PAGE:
By James Woolford
December 11 marks the 35th anniversary of the Comprehensive Environmental Response, Compensation and Liability Act—better known as Superfund—that President Jimmy Carter signed into law in 1980. Anniversaries are good occasions to look back on what’s been accomplished. For Superfund’s 35th anniversary, we chose the theme 35 Years, 35 Stories to give people across the country an opportunity to reflect on the difference Superfund cleanups have made in their communities.
From the 35 stories on our website, you will hear again and again how cleaning up a hazardous waste site signaled a community’s new beginning. You’ll hear how protecting human health and the environment makes a positive difference in people’s lives. You’ll hear how a clean environment and a thriving economy go hand in hand in making a better community.
Take for example, the Kansas City Structural Steel site in Kansas. The former steel plant was shut down in the 1980s, leaving behind contamination and hundreds of unemployed workers. A blighted spot in the community for years, the site was cleaned up and made suitable for redevelopment. As part of our 35 Years, 35 Stories series, you’ll learn more about how the site came to be the location for a Walmart Neighborhood Market in the underserved Argentine neighborhood.
You’ll also hear from Alex Mandell, a community involvement coordinator in our Philadelphia regional office, about land restoration around the Palmerton Zinc site in Pennsylvania. Beginning in the early 1900s and continuing for 80 years, zinc smelters released heavy metals into the surrounding area’s land and waters. The smelting activities eventually denuded over 2000 acres of land on the Blue Mountain near the Appalachian Trail. Superfund activities included cleaning up residential yards and surface water, as well as extensive replanting of native vegetation. The land now is a thriving native prairie and home to the Lehigh Gap Nature Center, where both wildlife and the public can enjoy the open space.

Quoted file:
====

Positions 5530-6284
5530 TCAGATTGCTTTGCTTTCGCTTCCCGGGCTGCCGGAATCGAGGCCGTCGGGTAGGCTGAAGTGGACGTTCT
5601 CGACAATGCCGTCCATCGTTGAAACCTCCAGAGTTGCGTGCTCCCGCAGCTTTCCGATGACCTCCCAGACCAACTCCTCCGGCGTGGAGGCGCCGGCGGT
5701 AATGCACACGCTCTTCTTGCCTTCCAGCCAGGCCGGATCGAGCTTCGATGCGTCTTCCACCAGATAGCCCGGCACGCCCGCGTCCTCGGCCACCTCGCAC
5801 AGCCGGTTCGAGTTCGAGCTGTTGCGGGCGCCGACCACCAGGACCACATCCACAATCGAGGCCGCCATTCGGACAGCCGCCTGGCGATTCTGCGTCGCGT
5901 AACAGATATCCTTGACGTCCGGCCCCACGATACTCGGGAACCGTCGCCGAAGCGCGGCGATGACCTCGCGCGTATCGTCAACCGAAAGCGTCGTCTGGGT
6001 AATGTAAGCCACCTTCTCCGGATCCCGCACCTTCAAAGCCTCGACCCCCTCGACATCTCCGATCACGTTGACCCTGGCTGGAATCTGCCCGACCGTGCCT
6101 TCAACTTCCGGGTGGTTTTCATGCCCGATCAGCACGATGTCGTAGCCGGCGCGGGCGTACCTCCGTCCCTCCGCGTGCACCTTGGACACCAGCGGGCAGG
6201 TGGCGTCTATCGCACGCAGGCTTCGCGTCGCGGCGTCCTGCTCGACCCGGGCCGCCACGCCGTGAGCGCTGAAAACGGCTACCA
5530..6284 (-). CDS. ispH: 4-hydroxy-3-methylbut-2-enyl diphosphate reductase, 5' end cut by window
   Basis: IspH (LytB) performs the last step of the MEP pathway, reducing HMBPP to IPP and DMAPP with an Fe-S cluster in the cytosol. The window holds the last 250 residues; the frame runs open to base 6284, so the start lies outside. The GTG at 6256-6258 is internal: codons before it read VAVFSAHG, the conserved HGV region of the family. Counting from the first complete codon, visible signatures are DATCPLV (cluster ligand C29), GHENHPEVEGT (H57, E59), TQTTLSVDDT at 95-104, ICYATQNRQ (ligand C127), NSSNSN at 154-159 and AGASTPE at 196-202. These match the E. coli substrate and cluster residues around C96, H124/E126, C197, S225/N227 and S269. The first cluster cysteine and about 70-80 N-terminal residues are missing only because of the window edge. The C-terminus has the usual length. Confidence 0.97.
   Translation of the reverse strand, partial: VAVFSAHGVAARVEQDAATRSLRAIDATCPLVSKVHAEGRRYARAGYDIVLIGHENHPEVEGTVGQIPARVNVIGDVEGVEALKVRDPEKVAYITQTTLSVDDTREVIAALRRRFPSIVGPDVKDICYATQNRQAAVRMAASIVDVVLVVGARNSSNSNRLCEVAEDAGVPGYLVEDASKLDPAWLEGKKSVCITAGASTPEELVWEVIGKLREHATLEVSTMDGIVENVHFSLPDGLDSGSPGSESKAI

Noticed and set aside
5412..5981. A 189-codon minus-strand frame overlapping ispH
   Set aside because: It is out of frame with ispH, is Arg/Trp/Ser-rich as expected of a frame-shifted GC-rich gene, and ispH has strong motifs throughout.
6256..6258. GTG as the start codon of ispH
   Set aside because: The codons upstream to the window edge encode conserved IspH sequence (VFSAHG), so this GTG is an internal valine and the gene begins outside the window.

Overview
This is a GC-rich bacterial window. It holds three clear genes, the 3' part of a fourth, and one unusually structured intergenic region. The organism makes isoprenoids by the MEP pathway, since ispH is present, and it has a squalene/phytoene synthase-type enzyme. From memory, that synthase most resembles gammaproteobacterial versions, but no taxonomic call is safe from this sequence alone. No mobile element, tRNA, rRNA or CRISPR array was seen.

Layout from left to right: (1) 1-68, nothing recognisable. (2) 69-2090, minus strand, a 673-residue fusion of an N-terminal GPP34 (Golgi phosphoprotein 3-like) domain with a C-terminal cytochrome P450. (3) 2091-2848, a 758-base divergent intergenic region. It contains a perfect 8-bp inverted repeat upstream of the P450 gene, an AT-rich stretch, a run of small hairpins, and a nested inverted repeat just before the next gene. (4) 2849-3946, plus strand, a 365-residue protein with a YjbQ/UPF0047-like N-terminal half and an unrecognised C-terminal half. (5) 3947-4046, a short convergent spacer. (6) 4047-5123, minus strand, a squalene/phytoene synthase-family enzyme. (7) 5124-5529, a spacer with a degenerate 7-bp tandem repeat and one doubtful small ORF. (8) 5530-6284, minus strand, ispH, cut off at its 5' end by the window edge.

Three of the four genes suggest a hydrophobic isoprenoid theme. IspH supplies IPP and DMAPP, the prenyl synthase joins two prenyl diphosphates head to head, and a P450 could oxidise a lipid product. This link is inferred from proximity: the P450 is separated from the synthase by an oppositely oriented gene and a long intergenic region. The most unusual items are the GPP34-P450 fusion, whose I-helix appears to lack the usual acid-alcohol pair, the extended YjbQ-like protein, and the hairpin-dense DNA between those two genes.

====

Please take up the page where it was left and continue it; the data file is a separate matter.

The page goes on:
I’ve spent most of my career involved in one aspect or another with the Superfund program. During the early years of my career, I was involved with Superfund enforcement, and I later oversaw federal facility site cleanups when I headed up EPA’s Federal Facility Restoration and Reuse Office. Nine years ago, on Superfund’s 26th anniversary, December 11, 2006, I became the Office of Superfund Remediation and Technology Innovation’s director. What keeps me inspired every day is the fulfillment I realize working in a program that makes a visible difference in people’s lives.
The 35 stories we’ve captured for the 35th anniversary of Superfund are just a portion of the environmental and economic restoration work occurring across the country. There are many more stories to be told.
About the author: James Woolford is the Director of the Office of Superfund Restoration and Technology Innovation.